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OPEN SESSION AGENDA - ORDINARY MEETING OF COUNCIL

TUESDAY, 19 MARCH 2019

COMMUNITY AND ECONOMIC DEVELOPMENT

AO066-19 2019 FEDERAL ELECTION PROJECTS

FILE NO: 16/5/7


PREVIOUS MIN: NIL

MAKING BURNIE 2030 – CORPORATE PLAN REFERENCE:

Direction 7 AN ENGAGING AND ACCOUNTABLE LEADERSHIP FOCUSED ON A STRONG FUTURE


Objective 7.2 Council and the community are informed and engaged on issues of local importance.
Strategy 7.2.2 Inform the community of key decisions and actions of Council.

1.0 RECOMMENDATION:

“THAT Council endorse the following projects for submission preceding and during the 2019
Federal Election campaign:
 Aquatic Centre Outdoor Upgrade
 Coastal Pathway – Emu to Blythe River section
 Camdale Point – Stages One and Two
 Mount Street Covered Pedestrian Arch
 Walking Trails – South Burnie, Brooklyn and Three Mile Line
 Visitor Signage
 Energy Efficiency Projects – LED Streetlights, BAFC Battery Storage.”

2.0 SUMMARY

A Federal Election is due to be conducted in May 2019, with expectations that the Prime
Minister will call the election in the first week of April.

Council has been considering a number of projects for submission to all political parties in
the lead up to, and during the Election Campaign.

An overview of each of the Projects is provided below.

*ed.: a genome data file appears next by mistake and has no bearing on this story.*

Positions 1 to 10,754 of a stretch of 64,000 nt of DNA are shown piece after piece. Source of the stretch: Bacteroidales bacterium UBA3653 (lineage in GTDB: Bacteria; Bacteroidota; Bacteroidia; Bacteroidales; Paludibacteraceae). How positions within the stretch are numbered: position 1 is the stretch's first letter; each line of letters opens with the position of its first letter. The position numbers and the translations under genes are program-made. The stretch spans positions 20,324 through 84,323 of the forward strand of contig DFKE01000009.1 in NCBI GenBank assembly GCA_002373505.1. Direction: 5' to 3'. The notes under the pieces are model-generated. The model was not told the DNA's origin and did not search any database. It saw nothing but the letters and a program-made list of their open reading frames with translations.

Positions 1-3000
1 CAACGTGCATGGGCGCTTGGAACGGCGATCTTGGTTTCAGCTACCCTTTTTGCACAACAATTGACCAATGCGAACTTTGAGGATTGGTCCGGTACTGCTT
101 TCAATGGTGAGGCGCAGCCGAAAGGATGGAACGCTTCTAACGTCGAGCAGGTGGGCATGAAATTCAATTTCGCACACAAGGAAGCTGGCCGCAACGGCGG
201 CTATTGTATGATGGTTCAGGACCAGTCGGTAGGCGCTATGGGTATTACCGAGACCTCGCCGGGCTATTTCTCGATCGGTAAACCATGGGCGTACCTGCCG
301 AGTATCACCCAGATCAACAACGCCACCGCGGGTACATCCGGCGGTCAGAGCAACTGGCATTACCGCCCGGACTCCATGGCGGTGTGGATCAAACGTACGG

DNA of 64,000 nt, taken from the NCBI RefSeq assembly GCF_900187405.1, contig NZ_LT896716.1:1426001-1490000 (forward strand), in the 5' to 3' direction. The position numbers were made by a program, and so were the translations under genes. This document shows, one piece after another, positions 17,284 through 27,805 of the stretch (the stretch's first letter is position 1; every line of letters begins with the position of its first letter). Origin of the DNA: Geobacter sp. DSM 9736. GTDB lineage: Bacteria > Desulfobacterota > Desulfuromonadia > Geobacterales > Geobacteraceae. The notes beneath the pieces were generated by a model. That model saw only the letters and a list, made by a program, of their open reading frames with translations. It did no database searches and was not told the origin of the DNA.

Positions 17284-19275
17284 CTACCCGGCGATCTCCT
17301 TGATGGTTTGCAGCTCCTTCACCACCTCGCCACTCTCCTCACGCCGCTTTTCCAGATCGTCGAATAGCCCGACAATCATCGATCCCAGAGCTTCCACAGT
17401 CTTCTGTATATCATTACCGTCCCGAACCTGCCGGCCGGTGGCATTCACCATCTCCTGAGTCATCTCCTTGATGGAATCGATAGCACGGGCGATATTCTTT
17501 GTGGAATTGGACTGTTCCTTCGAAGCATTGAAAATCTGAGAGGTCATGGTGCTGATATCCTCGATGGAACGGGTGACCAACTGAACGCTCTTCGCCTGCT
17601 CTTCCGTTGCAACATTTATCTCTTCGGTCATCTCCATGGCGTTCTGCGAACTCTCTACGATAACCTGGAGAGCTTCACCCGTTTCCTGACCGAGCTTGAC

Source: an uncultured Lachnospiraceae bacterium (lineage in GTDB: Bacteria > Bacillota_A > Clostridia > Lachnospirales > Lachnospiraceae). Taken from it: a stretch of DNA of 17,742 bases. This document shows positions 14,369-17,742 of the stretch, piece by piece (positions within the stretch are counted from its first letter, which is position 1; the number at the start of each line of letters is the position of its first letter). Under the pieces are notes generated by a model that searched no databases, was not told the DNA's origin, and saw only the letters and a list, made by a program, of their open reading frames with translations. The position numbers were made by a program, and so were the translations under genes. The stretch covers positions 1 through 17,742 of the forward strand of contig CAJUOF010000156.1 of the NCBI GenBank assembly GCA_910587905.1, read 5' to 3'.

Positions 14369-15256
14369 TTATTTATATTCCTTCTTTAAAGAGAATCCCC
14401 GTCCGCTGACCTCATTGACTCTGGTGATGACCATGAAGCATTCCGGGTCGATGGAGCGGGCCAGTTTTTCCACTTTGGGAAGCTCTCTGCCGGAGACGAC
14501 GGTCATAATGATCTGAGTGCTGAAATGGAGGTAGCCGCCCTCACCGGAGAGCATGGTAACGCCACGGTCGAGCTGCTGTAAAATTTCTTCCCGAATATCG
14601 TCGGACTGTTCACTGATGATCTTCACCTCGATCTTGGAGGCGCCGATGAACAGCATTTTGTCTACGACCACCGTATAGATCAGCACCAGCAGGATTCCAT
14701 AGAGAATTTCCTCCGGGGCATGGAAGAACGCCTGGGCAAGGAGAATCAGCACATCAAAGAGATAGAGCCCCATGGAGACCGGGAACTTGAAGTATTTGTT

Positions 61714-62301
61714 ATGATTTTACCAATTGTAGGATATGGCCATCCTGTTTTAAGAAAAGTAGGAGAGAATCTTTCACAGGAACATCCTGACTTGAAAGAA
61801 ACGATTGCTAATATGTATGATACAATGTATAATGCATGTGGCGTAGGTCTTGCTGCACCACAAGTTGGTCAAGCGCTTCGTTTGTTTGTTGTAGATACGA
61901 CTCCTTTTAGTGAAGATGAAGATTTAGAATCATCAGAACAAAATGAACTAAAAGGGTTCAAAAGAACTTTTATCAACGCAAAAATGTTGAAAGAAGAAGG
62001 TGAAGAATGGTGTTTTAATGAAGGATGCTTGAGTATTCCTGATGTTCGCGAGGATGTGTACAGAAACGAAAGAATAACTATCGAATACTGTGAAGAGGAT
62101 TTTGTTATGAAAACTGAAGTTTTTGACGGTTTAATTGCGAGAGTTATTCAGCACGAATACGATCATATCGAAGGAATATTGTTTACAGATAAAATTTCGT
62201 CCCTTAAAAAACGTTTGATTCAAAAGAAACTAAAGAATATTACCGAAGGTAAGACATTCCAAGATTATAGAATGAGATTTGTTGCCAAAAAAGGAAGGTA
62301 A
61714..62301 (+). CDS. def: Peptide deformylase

3.0 BACKGROUND

The presentation of the 2019 Federal Election Projects to Council is responding to a decision
of Council at its meeting on 16 October 2019 to develop a prospectus.

4.0 LEGISLATIVE REQUIREMENTS

There are no Legislative Requirements impacting on this Report.

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5.0 POLICY CONSIDERATIONS

There are no Policy Considerations impacting on this Report. The Projects and Election
Funding have not been included in Council’s ten year projections in the Financial
Management Strategy.

6.0 FINANCIAL IMPACT

Council is seeking the Federal Government to contribute approximately 65% of the funding
for the Projects to be submitted. In the case of larger projects Council will seek a 50%
contribution from the Federal Government, and also seek a state government contribution
of 25%.

The financial impact of the projects can only be determined after financial commitments are
made to specific projects, and will be dependent on who forms government, and the level of
funding committed.

7.0 DISCUSSION

A brief outline of each Project is provided below:

7.1 Aquatic Centre

During the redevelopment of the Burnie Aquatic Centre, it was identified that there was
medium term need to upgrade the existing 50 metre pool, as it was getting toward the end
of its useful life.

With this knowledge, the upgrade of the existing water treatment plant and filtration
systems associated with the 50 metre pool was deferred until a firm plan for an upgrade was
developed.

During the redevelopment process, there was significant community interest in developing a
water slide on the site. Operation of a water slide would also require the existing 50 metre
pool water treatment plant to be upgraded.

The advice to the community at that time was that the provision of a water slide would be
considered as part of the redevelopment of the 50 metre pool.

A five to ten year planning horizon was indicated at the time of the redevelopment works for